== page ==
PM2.5, UV linked to eye polyps

PRECAUTION: Full-coverage sunglasses can act as a ‘mask’ to protect the eyes from particulate matter and harmful ultraviolet rays, a China Medical University doctor said

Taipei Times
Date: Jun 25, 2019
By: Huang Mei-chu and Sherry Hsiao  /  Staff reporter, with staff writer

Long-term exposure to a combination of PM2.5 — particulate matter smaller than 2.5 micrometers

A child wearing sunglasses poses for a photograph in Hsinchu County on Sunday.
Photo: Huang Mei-chu, Taipei Times

— and ultraviolet (UV) rays could cause allergies and irregular growths in the eyes, a Hsinchu County ophthalmologist said on Sunday.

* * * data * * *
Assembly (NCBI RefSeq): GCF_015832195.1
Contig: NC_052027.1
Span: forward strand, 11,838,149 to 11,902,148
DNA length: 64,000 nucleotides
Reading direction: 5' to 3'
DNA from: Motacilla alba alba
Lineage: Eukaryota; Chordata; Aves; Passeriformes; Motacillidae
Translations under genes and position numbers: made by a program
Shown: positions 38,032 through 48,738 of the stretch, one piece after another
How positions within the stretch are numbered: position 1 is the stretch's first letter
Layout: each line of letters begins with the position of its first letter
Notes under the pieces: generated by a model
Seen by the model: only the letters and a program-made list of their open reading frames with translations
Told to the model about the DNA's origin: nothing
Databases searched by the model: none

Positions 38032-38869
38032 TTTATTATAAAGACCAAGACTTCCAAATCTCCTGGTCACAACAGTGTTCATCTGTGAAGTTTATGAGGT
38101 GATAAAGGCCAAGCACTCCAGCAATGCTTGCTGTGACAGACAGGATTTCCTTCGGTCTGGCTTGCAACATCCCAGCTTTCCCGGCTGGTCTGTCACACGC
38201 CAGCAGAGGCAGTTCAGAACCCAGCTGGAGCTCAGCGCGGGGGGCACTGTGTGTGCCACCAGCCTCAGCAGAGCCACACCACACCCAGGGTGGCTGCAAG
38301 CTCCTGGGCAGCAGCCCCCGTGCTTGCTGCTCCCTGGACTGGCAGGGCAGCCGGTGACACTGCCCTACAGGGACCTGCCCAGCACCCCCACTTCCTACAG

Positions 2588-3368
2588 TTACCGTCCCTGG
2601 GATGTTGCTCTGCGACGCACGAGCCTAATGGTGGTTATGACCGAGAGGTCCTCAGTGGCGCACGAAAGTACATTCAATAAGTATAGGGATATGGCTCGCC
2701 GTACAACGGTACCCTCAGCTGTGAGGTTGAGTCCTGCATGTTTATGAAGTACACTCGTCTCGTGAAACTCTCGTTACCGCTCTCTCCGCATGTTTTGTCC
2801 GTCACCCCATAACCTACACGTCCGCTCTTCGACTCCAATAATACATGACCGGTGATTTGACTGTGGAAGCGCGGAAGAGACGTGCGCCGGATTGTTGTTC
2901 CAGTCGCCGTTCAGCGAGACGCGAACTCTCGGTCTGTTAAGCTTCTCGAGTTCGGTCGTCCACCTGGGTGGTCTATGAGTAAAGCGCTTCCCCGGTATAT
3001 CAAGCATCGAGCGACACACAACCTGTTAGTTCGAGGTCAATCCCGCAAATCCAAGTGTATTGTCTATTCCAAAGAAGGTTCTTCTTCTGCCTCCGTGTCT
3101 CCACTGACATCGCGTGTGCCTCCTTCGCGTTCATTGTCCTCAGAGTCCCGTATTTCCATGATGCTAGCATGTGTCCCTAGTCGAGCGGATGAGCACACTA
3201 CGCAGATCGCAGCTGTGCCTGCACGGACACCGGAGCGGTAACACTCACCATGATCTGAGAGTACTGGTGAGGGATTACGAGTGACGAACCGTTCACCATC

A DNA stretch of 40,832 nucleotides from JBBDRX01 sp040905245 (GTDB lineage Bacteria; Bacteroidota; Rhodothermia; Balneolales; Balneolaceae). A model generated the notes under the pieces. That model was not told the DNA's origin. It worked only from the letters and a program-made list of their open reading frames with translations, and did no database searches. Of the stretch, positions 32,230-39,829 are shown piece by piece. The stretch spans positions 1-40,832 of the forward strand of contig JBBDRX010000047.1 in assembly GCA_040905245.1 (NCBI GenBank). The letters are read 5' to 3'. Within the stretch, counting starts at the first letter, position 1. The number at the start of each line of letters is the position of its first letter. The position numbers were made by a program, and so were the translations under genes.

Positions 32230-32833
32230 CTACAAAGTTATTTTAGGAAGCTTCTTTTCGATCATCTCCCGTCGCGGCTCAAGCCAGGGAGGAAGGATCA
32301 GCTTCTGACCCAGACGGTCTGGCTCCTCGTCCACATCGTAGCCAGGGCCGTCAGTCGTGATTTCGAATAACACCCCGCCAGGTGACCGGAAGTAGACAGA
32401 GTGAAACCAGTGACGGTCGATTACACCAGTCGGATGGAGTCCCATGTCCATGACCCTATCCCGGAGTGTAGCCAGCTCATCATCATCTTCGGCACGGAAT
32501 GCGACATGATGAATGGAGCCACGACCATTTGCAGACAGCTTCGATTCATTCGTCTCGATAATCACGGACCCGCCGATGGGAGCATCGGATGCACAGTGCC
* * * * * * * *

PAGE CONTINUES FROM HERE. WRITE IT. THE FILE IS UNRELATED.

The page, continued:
PM2.5 makes unprotected eyes more susceptible to chronic inflammation, especially in people with allergic conditions, China Medical University Hsinchu Hospital ophthalmology department director Chen Ying-shan (陳瑩山) said.

Similarly, UV rays could lead to vasculitis of the sclera, or inflammation of the blood vessels in the white of the eye, he said.

When a person experiences repeated eye inflammation or red eyes, the tissues in their sclera could thicken and they could develop scleroderma, which is similar to skin hardening with repeated friction, Chen said.

If scleroderma is not properly treated and spreads to the pupil, it could grow into polyps and have irreversible effects on vision, he said.    [FULL  STORY]

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